• One thing all of us writers are prone to is daydreaming. In fact we can’t shut it off. Children are often told to “stop wasting your time daydreaming” as if it’s a negative thing. In reality, daydreaming is not a waste of time at all. It’s where ideas come from. The key is to be aware of your daydreams. Too often they’re mini narratives that we dismiss.
  • Don’t write what you’re supposed to. Write what you’re meant to.
  • Don’t chase the market because you’ll always be looking at the back side.

I had David Morrell’s writing book, The Successful Novelist: A Lifetime of Lessons about Writing and Publishing, on my bookshelf at home waiting to be read. I bumped it ahead of all the others I want to read and I’m not regretting it.

And now it’s back to the world of Camp NaNo for campfire stories, connecting with my most awesome cabin mates, s’mores, and writing by the light of my lantern.

Bonfire-Brainerd

 

Victim Power!

 

SAAM Ribbon

April is an important month where I work and one that makes me proud to be doing the work that I do. National Crime Victims’ Rights Week is April 19-25.

Today was the day the County Commissioners read a Proclamation recognizing Sexual Assault Awareness Month, and the ADA (Assistant District Attorney) gave some powerful statements and scenarios I would like to share with you. He urged those in attendance to change the way we view sexual assault. Society’s focus is frequently on the victim–what could the victim have done differently, what was the victim wearing, if the victim was drinking, etc. You get the picture. Following are some of the scenarios he gave:

Scenario #1:  You’re at a football game, standing in line to get a beer and wearing your team’s jersey. Someone comes from behind and tackles you. What if the answer to your call for help was, “Well, you were drinking and wearing your team jersey. What did you expect?”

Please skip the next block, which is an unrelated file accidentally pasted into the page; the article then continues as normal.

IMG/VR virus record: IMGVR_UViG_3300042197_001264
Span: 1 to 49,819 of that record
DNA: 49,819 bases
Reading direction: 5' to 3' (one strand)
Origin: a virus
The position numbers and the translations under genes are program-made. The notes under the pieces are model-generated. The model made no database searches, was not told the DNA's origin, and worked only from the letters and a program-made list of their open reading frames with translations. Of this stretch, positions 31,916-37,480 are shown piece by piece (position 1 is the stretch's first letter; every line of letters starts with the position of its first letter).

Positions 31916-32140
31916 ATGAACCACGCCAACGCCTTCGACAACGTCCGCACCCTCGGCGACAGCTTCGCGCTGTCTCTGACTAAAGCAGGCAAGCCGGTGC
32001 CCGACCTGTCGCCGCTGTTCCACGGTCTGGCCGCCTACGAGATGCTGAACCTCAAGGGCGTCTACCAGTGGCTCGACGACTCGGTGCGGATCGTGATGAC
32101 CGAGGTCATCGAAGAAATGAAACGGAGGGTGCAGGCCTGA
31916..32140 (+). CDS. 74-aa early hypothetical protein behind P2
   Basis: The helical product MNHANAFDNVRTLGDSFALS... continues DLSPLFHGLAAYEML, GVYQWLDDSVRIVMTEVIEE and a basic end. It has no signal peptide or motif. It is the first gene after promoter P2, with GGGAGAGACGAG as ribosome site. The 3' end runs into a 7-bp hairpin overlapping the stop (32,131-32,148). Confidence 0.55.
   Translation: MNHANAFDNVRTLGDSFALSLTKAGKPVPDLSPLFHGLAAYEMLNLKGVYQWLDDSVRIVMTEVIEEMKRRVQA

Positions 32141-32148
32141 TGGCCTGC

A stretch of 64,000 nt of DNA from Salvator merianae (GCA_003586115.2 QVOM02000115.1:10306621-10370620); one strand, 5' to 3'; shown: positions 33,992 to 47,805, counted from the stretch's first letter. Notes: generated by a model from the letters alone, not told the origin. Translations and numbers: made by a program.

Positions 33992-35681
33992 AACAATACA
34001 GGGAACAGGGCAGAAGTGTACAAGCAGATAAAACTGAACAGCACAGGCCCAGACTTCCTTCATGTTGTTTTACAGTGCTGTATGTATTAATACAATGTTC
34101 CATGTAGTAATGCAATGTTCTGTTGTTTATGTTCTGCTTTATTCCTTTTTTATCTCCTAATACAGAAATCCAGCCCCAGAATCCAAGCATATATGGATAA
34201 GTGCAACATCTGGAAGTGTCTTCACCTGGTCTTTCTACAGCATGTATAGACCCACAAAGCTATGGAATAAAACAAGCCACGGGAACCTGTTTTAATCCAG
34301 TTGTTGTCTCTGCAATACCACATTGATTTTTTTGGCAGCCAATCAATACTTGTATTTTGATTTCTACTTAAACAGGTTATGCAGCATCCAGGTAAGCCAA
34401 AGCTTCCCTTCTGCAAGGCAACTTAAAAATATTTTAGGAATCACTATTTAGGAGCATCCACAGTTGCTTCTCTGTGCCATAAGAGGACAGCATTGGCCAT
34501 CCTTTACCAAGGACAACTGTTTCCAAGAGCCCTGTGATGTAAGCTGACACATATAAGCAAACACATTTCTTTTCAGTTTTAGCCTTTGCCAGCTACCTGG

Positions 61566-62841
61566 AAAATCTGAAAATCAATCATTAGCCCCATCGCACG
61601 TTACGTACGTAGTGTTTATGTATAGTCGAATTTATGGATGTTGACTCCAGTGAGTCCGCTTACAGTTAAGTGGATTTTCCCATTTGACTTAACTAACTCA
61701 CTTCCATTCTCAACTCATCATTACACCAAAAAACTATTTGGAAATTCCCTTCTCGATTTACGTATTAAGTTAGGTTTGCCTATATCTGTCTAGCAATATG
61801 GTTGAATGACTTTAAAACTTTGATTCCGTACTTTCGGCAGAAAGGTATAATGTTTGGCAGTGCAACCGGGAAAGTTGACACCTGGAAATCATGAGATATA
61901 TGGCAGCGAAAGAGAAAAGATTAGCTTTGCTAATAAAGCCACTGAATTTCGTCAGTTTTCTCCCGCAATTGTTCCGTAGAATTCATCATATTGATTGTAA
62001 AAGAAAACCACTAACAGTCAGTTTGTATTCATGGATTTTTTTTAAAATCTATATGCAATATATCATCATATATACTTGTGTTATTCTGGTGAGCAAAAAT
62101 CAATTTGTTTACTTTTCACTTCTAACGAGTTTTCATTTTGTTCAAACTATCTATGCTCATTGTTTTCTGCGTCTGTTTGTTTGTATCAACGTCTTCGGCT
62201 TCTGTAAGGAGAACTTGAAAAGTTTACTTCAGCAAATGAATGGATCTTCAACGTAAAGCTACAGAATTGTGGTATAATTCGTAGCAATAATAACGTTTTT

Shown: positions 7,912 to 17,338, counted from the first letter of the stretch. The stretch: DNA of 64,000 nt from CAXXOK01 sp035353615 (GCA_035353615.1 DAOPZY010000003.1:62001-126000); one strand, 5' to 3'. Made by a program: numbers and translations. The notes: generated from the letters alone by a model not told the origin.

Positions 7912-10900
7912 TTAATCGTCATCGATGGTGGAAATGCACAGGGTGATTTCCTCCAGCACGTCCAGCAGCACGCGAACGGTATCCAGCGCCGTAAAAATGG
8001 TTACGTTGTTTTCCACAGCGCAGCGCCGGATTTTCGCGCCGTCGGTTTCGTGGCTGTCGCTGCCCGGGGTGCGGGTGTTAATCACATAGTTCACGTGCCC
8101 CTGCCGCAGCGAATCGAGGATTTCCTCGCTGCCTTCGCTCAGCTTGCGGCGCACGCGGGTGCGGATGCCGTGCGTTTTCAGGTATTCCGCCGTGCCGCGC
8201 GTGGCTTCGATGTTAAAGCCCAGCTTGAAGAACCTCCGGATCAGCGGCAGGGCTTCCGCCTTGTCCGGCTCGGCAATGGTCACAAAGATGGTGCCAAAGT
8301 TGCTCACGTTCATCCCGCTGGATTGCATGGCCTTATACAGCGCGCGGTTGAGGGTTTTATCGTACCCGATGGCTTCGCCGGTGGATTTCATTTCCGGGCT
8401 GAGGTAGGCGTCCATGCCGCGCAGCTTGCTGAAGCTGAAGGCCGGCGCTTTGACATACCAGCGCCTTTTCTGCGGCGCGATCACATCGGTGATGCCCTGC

Scenario #2:  You’re house is burglarized and destroyed, your personal items trashed and thrown around. You have a nice welcome mat on your front porch. The cops are called out to your house, but they respond with, “But you had a welcome mat outside your door. You invited this.”

Scenario #3:  You’re in a diner having coffee with a friend and engaged in good conversation. The waitress comes over and asks if you would like more coffee. You tell her, yes, you would like more and engage in conversation with her while she pours the coffee until it’s overflowing, dumping scalding hot coffee all over your lap. You jump up and complain, but the manager says, “I’m sorry, but you weren’t clear enough on when you wanted her to stop.”

As one who has been a victim of sexual assault, these scenarios empowered me and gave me a sense of victory. And for one who works with victims of crime, they gave me pride to be doing the work I do. We can rise above our circumstances and life events. Tragedy doesn’t have to beat us down, but rather we can use it to shape and change the world in which we live. As a society, let’s change how we view crime and stop victim blaming. Change begins with just one. Won’t you be that one?

I am only one, but I am one. I cannot do everything, but I can do something. And I will not let what I cannot do interfere with what I can do.” –Edward Everett Hale